Here’s the latest news today out of Pennsylvania:
Sen. Pat Toomey has decided not to run for reelection or for governor of Pennsylvania in 2022, according to two people familiar with his plans, a surprise decision by the Republican with significant implications for the state’s next elections.He will serve out his current Senate term but won’t run for either of those offices, seemingly ending his career in elected office, at least for now. A formal announcement is expected Monday.
Toomey’s office on Sunday neither confirmed nor denied the senator’s plans. The people familiar with his plans spoke on condition of anonymity because they weren’t authorized to discuss the matter publicly.
One of the worst-kept secrets in Pennsylvania politics is that Sen. Pat Toomey is considering a run for governor in 2022.So when the Republican rolled out a plan Thursday to reopen Pennsylvania’s economy, and do it more quickly, in many cases, than Gov. Tom Wolf has planned, it renewed speculation about Toomey’s intentions. Four Pennsylvania GOP insiders who spoke to The Inquirer all saw it as an attempt from the senator to show how he would lead as an executive as he weighed in on a critical issue that has raised the profiles of governors across the country.
“It was a pretty clear smoke signal” that Toomey is thinking about a bid for the statehouse, said Charlie Gerow, a Republican strategist based in Harrisburg, though he, like everyone else interviewed, added that he didn’t believe any decision has been made.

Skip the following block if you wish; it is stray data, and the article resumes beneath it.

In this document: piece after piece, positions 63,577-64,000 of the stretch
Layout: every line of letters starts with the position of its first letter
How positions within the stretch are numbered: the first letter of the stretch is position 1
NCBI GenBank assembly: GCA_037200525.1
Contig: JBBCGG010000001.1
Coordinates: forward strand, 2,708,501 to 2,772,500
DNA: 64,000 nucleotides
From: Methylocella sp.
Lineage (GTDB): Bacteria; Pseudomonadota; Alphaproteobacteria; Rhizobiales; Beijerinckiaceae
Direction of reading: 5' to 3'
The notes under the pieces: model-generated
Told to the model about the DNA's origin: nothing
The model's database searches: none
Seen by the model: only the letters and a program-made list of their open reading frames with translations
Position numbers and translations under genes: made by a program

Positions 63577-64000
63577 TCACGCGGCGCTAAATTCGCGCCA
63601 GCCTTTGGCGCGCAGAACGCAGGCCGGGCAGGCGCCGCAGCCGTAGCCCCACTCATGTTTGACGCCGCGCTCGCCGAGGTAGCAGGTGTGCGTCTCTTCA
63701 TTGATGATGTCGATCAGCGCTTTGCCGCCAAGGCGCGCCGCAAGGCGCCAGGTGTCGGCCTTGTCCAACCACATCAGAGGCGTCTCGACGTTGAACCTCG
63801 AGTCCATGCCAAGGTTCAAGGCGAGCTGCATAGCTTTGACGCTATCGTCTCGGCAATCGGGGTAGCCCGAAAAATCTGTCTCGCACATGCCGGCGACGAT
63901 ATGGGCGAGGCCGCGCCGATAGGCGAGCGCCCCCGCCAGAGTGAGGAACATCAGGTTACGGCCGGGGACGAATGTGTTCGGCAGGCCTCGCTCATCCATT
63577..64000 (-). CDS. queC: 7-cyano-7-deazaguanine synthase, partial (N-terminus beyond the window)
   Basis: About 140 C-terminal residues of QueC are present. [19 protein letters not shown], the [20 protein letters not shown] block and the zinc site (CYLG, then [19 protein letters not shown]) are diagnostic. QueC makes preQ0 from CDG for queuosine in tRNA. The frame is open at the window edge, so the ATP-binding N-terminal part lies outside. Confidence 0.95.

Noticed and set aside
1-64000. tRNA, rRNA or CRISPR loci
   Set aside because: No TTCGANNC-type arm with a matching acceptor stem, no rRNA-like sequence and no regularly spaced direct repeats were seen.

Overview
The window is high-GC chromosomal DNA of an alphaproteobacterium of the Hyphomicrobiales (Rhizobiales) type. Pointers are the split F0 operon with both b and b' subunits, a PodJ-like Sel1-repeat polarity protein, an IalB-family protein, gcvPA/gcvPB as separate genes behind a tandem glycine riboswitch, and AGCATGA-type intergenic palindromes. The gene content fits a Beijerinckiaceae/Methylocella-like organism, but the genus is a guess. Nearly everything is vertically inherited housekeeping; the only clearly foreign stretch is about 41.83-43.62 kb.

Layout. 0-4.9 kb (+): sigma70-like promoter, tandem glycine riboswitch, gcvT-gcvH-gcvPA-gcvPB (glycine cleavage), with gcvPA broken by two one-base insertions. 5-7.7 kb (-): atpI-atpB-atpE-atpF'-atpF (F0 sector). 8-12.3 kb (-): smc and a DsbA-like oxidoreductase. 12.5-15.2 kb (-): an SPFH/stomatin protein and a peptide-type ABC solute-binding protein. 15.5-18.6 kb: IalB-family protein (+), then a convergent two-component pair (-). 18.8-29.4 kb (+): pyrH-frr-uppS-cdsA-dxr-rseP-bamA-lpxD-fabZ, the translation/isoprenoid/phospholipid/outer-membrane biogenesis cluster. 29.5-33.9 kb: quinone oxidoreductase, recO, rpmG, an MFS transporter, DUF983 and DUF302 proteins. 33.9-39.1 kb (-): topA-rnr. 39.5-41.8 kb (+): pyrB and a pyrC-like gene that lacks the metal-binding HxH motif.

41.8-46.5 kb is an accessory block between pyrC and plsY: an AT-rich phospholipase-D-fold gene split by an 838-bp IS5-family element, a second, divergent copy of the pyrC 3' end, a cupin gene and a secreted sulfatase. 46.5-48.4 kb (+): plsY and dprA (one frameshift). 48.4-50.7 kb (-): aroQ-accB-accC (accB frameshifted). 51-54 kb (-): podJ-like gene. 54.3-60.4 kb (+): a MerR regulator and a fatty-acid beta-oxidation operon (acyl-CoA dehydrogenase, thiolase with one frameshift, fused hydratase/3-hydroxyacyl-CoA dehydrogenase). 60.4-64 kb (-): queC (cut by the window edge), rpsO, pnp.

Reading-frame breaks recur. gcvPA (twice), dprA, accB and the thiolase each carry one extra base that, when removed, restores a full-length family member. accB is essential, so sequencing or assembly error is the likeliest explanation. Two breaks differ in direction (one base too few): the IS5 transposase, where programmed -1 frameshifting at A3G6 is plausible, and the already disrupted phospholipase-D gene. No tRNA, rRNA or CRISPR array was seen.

And he was trying to give his potential 2022 gubernatorial opponent, Attorney General Josh Shapiro (D. PA), a run for his money by backing his opponent:
Heather Heidelbaugh wants to deny Pennsylvania Attorney General Josh Shapiro a second term. It’s an expensive and challenging proposition.But the little-known Pittsburgh lawyer is getting some valuable help from allies of Sen. Pat Toomey — whom political watchers in both parties see as on a likely collision course with Shapiro in the 2022 governor’s race.While the presidential election consumes voters’ attention, political insiders see the under-the-radar contest for attorney general as a potent prelude to a race that will be very much the center of attention in two years. That subplot played out Monday when a new group started airing digital ads critical of spending by the Attorney General’s Office under Shapiro. Toomey is indirectly helping the group.Toomey has committed to raising significant amounts of money for the Republican Attorneys General Association, in anticipation that it will spend big to support Heidelbaugh, according to two Republican campaign consultants familiar with Toomey’s thinking. They spoke on condition of anonymity because they were not authorized to discuss Toomey’s plans.